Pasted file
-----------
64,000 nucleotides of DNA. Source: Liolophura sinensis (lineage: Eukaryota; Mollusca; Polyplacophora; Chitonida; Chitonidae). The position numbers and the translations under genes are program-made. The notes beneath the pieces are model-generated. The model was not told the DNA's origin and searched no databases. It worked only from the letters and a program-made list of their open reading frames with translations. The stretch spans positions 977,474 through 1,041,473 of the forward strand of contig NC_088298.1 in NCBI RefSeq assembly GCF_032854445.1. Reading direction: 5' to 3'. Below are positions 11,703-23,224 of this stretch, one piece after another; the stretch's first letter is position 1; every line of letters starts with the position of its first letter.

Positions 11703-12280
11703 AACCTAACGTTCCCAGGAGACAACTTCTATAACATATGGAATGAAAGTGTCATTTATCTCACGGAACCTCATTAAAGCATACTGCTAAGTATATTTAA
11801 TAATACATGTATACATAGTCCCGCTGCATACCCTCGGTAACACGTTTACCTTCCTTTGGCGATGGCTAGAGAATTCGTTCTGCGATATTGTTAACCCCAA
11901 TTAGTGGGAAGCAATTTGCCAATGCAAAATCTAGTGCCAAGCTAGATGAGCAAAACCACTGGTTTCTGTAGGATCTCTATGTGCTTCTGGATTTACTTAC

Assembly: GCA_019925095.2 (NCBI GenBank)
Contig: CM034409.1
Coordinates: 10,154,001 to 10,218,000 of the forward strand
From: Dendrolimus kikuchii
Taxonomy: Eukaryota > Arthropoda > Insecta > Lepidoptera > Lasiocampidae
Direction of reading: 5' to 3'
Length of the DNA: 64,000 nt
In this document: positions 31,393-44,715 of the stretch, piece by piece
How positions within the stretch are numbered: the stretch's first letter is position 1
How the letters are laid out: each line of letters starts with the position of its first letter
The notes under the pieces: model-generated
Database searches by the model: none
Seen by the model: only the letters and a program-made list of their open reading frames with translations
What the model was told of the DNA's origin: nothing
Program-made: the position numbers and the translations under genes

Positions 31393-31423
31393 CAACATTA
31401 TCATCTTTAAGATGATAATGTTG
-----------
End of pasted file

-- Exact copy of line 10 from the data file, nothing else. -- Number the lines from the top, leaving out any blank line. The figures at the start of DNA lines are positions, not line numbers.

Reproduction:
Taxonomy: Eukaryota > Arthropoda > Insecta > Lepidoptera > Lasiocampidae